PHIL ANDERSON/THE CAPITAL-JOURNAL
The Unitarian Universalist Fellowship of Topeka, 4775 S.W. 21st, has reinstituted a weekly forum series on topics revolving around social justice, the humanities and the environment at 9 a.m. Sundays. During a recent session, Mike Calwell, left front, and Laura Calwell, right front, of the Friends of the Kaw organization, make a presentation on the health of the Kansas River.
If you stick around a certain place long enough, you are liable to see things come full circle.
Such is the case with several longtime members of the Unitarian Universalist Fellowship of Topeka, 4775 S.W. 21st.
When the fellowship began meeting in 1961 in a ranch-style house in west Topeka, it was geared around a series of discussions that soon came to be known as UU Forums.
Bill Lucero, a member of the Unitarian Universalist Fellowship of Topeka, said there was no paid clergy in the congregation’s early days. Thus, it was left to the members to organize programs each Sunday.
Over time, the congregation hired part-time, then, more recently, full-time clergy. During the past decade or so, the UU Forums disappeared.
But in the past few months, with some program changes on Sundays at the fellowship, the UU Forums have made a return.
This time, the forums are being held at 9 a.m. Sunday at the Unitarian Universalist Fellowship of Topeka, making it possible both for members of the congregation and visitors from other houses of worship to attend.
Lucero said the forums center on such themes as the humanities, social justice, the environment and human rights — topics that may not be broached as much during the 11 a.m. service.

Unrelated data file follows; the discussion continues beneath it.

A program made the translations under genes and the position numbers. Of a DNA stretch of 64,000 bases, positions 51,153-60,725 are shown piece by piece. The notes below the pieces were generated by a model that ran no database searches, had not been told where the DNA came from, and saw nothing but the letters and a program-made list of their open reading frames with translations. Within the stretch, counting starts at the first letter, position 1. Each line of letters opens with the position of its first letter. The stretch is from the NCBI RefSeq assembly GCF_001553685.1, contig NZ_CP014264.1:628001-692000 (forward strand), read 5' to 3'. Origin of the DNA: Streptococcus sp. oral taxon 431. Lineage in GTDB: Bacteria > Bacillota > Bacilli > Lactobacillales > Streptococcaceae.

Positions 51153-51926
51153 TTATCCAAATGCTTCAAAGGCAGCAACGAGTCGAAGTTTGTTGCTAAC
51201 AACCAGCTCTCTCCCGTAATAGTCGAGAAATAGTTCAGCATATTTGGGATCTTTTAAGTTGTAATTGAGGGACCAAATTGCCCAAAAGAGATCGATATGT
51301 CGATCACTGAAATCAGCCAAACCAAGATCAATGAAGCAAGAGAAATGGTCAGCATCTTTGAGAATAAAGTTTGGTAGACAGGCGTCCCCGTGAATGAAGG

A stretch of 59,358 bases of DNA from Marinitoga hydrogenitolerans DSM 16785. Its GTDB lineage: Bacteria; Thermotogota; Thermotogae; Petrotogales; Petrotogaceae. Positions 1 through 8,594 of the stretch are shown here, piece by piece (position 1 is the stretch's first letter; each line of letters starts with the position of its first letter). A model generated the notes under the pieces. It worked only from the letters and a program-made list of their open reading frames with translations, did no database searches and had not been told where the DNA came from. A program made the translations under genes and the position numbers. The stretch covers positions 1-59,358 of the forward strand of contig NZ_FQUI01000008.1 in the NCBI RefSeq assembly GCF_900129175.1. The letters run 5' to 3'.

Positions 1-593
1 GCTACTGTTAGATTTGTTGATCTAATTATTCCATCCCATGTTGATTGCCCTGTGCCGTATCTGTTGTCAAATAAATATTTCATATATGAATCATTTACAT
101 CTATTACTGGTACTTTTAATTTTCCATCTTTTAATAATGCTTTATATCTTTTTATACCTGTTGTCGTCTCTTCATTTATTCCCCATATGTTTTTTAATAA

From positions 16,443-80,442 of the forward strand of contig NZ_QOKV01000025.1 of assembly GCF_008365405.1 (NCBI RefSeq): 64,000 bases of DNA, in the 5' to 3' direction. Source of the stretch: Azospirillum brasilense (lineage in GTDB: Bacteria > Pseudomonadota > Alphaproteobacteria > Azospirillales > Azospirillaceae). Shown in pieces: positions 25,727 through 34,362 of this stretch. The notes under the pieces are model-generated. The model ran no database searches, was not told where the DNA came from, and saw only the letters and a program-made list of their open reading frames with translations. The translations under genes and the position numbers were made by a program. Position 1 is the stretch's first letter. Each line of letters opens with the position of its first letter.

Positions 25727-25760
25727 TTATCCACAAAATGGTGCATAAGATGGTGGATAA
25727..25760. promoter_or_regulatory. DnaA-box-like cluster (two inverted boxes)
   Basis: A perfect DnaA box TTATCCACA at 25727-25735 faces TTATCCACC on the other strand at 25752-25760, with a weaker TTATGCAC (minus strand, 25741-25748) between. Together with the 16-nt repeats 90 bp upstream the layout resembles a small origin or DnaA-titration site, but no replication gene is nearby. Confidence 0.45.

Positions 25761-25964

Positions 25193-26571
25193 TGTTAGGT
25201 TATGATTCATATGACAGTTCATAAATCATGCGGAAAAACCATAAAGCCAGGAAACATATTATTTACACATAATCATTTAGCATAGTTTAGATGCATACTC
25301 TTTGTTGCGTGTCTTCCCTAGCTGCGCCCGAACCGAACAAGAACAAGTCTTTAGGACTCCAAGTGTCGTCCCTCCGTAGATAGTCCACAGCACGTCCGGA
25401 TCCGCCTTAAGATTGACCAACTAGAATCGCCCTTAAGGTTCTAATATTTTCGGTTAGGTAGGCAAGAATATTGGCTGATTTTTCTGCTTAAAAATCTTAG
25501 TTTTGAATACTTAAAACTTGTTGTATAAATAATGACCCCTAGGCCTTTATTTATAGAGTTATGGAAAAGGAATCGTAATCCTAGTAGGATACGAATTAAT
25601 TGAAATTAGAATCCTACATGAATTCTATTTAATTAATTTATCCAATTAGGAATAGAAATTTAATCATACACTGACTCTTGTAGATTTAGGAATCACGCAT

Speakers who specialize in a particular discipline lead the forums, which are punctuated by questions and comments from audience members.
Lucero said the forums were brought back because “people were missing the information” that they provided.
Recent forums have featured Washburn University English professor Tom Averill; Friends of the Kaw leaders Laura and Mike Calwell, on the health of the Kansas River; and Bobbie and Skylar Schaeffer, on living with a disability.
Sunday’s forum speaker will be student minister Shawna Foster on the state of racism in the nation.
After her recent presentation on the Kansas River, Laura Calwell said she enjoyed being the guest speaker for the forum, despite only about 15 people in the audience.
“There weren’t a lot of people, but they had some very good questions and brought up some very good points,” she said. “It showed me they understood the topic.”
Bob McDaneld, a fellowship member and an organizer of the forums, said the programs serve a purpose beyond informing attendees — they allow people to gather and hear each other’s thoughts.
After the end of the hourlong program, attendees gather for coffee and continue discussions.
“I see any church as essentially providing a real community for the people who choose to be a part of it,” McDaneld said. “This one offers people more room to explore things than a lot of church congregations would do.”